Weatherford's Proof

Weatherford was found an habitual offender based on these prior convictions: a 1960 burglary conviction, three 1965 burglary convictions, and a 1971 federal firearms conviction. His challenge in this proceeding rests on the failure of the State to demonstrate during his trial the date he committed the federal offense.

If this were a direct appeal, Weatherford's challenge to the adequacy of the evidence supporting the habitual offender adjudication would be entertained and resolved based on this omission, and possibly on the interesting question of the role of the firearms conviction as "surplusage" in the habitual offender scheme. Because Weatherford is before us on post-conviction relief, however, he may not prevail simply by putting the State to its proof as though the case were being tried or appealed in the first instance. Instead, Weatherford must demonstrate that he was not an habitual offender under the laws of the state. As in Williams, Weatherford must demonstrate that his various convictions did not in fact occur in the required order. The evidence before the post-conviction court was hardly inconsistent with its denial of Weatherford's petition. Accordingly, we affirm the trial court.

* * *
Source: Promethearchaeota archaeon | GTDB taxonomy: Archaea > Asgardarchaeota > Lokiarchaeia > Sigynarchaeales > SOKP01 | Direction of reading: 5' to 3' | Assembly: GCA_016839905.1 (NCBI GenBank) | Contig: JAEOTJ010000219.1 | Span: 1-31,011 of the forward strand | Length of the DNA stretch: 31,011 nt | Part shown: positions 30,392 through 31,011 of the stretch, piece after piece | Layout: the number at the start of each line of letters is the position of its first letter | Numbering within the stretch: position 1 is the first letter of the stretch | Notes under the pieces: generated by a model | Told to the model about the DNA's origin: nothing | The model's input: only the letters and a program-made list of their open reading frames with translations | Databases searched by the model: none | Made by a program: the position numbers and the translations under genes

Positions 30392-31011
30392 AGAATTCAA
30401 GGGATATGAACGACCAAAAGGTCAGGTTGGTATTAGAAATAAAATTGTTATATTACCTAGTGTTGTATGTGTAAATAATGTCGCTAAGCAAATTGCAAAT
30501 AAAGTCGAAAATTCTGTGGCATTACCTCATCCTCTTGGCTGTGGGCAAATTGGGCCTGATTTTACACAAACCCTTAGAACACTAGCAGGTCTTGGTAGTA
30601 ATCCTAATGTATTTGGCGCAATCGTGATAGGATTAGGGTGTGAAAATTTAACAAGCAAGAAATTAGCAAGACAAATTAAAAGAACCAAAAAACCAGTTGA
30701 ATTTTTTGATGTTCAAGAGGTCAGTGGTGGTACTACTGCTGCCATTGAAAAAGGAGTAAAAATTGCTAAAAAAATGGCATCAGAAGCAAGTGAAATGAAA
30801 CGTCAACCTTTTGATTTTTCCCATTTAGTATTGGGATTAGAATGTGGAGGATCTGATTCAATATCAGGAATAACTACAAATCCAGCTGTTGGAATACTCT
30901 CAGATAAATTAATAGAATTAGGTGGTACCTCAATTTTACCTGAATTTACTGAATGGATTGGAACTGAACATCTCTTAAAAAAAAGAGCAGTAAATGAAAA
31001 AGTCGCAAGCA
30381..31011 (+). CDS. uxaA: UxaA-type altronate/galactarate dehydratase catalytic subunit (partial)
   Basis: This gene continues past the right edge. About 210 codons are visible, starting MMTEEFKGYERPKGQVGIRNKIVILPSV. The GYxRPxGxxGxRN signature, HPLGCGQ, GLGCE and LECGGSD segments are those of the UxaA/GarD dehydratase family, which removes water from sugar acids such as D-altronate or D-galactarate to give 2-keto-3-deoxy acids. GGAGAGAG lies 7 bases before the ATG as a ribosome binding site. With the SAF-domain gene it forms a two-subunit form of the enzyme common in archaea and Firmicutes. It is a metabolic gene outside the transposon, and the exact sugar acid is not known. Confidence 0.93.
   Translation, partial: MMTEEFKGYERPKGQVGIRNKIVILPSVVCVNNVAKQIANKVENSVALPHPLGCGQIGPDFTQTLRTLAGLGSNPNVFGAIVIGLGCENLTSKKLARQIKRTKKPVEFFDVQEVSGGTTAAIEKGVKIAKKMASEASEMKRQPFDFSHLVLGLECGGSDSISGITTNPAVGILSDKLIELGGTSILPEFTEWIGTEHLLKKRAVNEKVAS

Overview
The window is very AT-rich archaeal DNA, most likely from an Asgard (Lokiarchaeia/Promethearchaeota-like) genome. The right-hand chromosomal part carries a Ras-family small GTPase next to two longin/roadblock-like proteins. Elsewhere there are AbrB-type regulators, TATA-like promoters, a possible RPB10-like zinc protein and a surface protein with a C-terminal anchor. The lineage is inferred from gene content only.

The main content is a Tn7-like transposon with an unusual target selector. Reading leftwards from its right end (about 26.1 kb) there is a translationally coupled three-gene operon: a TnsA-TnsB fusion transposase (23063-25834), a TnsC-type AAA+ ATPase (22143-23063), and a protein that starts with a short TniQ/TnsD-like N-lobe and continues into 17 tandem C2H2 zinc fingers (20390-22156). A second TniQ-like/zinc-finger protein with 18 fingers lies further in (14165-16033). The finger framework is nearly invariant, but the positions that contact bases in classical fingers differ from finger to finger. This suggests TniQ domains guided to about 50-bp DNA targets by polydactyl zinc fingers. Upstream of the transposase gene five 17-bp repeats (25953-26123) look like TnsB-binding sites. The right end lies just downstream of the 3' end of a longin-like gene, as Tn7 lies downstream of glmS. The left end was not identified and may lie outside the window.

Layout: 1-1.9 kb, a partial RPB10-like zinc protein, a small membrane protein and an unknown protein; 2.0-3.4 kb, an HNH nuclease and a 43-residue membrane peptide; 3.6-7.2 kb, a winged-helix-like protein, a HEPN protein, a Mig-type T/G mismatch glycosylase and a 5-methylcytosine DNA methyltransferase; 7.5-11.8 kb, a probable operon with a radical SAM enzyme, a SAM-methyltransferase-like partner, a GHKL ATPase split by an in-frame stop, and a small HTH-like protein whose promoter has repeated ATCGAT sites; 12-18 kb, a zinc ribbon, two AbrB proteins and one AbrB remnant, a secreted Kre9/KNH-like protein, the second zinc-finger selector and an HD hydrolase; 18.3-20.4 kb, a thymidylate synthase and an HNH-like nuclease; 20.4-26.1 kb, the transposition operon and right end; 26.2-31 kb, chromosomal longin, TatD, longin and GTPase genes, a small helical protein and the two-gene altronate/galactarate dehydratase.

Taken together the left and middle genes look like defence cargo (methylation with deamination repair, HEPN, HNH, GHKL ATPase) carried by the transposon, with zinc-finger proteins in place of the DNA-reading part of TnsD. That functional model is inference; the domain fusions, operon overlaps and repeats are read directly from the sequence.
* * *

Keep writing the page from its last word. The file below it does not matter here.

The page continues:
DeBRULER, J., dissents with separate opinion.

DeBRULER, Justice, dissenting.

The claim that the evidence of guilt...